Roberta Alexandra Mary Taylor (née Roberts;[1] born 26 February 1948) is an English actress and author. She is known for her roles of Irene Raymond in EastEnders (1997–2000), and Inspector Gina Gold in The Bill (2002–2008).

Roberta Taylor
Born
Roberta Alexandra Mary Roberts

(1948-02-26) 26 February 1948 (age 76)
West Ham, England
Occupations
  • Actress
  • author
Years active1972–present
Spouses
Victor Taylor
(m. 1966, divorced)
(m. 1996)
Children1

Career

edit

Taylor worked in the theatre and appeared at the Glasgow Citizens Theatre from 1980 to 1992.[2] During that period, she played La Duchesse de Guermantes in a stage adaptation of Marcel Proust's A la recherche du temps perdu (Remembrance of Things Past) entitled A Waste of Time, in which Rupert Everett and Gary Oldman were also in the cast. She was also seen in Noël Coward's Design for Living, Oscar Wilde's A Woman of No Importance and An Ideal Husband. She was the Princess Kosmonopolis in Tennessee Williams' Sweet Bird of Youth in 1992, and in 1995 played the Nurse in Shakespeare's Romeo and Juliet at the Lyric Hammersmith.

She has also appeared in episodes of the television series Doctors, Sharman, Holby City, Silent Witness', Shakespeare and Hathaway and Inspector Morse. She has appeared as a guest on The Paul O'Grady Show and in the films The Witches (1990) and Tom & Viv (1994).[3] She has also appeared as herself on Lily Savage's Blankety Blank.[4]

In 2005 she played Mrs Pardiggle in the BBC's drama serial adaptation of Charles Dickens' Bleak House.[5] In 2009, she starred as the long-suffering Phoebe Rice in John Osborne's play The Entertainer at the Royal Exchange Theatre in Manchester. In 2011 she appeared in the West End revival of Pygmalion, alongside Rupert Everett, Kara Tointon and Diana Rigg.[6] On 23 September 2017 Taylor made a guest appearance on Casualty her first television appearance since 2013.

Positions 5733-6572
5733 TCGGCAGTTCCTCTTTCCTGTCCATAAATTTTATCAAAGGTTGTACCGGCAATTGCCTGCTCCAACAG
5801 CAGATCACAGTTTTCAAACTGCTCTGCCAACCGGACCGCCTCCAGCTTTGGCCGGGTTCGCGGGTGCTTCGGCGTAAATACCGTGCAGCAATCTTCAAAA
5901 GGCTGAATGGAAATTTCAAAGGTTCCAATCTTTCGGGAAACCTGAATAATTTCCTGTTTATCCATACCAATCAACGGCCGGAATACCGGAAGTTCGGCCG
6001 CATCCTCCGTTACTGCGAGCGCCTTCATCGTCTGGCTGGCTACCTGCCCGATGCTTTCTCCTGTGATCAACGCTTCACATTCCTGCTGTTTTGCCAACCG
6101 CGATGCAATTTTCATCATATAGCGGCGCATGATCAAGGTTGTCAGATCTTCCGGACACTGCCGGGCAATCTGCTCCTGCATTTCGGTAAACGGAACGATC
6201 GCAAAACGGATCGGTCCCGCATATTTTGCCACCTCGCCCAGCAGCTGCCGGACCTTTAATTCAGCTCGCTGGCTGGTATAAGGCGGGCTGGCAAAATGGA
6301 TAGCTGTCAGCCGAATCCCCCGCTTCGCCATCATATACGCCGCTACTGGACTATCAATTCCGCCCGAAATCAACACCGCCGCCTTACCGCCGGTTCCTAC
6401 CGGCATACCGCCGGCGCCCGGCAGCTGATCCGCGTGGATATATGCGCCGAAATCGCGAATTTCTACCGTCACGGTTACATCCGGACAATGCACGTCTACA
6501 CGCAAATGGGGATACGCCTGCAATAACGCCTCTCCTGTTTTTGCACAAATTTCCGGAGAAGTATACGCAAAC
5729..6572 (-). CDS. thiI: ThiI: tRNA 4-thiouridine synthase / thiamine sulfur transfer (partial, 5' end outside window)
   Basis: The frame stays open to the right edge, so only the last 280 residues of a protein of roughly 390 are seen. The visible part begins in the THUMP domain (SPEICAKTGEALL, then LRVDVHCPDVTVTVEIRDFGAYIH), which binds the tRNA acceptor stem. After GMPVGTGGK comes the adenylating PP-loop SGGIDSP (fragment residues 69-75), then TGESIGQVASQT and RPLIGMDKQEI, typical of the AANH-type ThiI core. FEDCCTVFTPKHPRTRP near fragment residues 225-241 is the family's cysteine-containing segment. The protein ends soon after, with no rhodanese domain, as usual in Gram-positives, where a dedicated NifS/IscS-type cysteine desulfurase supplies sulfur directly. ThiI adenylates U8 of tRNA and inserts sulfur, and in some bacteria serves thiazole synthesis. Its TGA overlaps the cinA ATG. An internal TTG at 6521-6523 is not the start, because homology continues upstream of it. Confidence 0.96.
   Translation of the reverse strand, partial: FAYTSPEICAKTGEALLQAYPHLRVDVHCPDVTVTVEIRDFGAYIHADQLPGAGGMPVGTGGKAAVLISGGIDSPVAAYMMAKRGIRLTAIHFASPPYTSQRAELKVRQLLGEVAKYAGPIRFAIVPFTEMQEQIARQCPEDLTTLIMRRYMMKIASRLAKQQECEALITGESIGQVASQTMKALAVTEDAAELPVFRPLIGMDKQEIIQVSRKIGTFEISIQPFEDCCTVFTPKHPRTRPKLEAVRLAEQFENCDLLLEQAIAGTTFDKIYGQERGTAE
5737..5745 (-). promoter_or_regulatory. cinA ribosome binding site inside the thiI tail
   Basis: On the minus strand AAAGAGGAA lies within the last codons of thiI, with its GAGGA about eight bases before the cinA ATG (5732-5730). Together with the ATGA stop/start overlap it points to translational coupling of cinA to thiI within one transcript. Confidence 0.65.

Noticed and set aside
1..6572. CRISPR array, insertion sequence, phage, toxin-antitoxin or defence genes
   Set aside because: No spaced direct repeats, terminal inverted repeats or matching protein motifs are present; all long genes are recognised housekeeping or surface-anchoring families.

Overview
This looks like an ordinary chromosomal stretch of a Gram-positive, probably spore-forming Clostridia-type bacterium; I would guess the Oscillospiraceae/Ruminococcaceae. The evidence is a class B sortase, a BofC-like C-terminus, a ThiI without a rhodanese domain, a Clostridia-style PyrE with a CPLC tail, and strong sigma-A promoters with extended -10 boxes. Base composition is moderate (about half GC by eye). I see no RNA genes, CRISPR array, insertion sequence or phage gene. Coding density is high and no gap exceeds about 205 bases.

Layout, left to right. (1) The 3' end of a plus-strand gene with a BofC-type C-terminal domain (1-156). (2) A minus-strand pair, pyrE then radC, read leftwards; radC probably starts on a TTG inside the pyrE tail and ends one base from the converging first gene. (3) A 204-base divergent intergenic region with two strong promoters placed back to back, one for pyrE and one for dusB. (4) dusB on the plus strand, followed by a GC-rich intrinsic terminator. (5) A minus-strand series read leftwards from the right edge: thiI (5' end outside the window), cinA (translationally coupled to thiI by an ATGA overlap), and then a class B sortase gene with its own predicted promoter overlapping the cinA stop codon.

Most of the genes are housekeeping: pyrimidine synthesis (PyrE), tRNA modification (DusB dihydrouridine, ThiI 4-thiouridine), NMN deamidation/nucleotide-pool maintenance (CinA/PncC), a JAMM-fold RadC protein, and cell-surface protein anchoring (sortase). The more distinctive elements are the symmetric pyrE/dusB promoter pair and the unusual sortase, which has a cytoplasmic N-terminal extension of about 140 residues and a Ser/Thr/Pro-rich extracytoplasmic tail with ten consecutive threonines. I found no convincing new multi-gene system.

Personal life

edit

Born out of wedlock to Robert Alexander Archer, an already married bus conductor, Taylor was brought up by her mother Winifred Roberts, aunts, and grandmother.[7][3][8]

She married Victor Taylor on 1 April 1966.[9][1] The couple had a son but divorced in the early 1970s.[10] Taylor met actor Peter Guinness while working with the Glasgow Citizens Theatre. They married in September 1996 after having been together for twenty years. Guinness appeared in a few episodes of The Bill as her lover in 2007.[10]

Books

edit

Alongside her acting career, Taylor is an author. Her first book, Too Many Mothers, a memoir of her childhood, was published in October 2005. She was criticised by two cousins for some of the content in the book, with one of the cousins claiming that she was "too flippant about traumatic events in his difficult past". She refused to remove any of the content prior to publication, and later walked away from one of them at a book signing.[7] Her first novel, The Reinvention of Ivy Brown, was published in November 2008.[citation needed]

Filmography

edit

References

edit
  1. ^ a b Taylor, Roberta (1 May 2009). Too Many Mothers - Roberta Taylor - Google Books. Atlantic Books. ISBN 9781848872561. Retrieved 31 August 2018.
  2. ^ Dibdin, Thom (21 May 2014). "Glasgow Citizens announces autumn season | News". The Stage. Retrieved 31 August 2018.
  3. ^ a b "TalkTalk". TalkTalk. Retrieved 31 August 2018.
  4. ^ Lily Savage's Blankety Blank. 13 May 2001. ITV.
  5. ^ "Roberta Taylor: Biography". Hellomagazine.com. Retrieved 31 August 2018.
  6. ^ "Pygmalion". Exeunt Magazine. Retrieved 31 August 2018.
  7. ^ a b "Exclusive: Eastenders star causes heartache for family with misery memoir". Daily Record. 22 November 2009. Retrieved 31 August 2018.
  8. ^ "Fighting shy of fame". Birmingham Post. 31 October 2005. Retrieved 31 August 2018.
  9. ^ "Findmypast.co.uk". Archived from the original on 3 September 2014. Retrieved 2 September 2014.
  10. ^ a b "Interview: Why I'm pleased to be leaving EastEnders; Roberta Taylor talks about her unusual past and why she is quitting Albert Square". Thefreelibrary.com. Retrieved 31 August 2018.
edit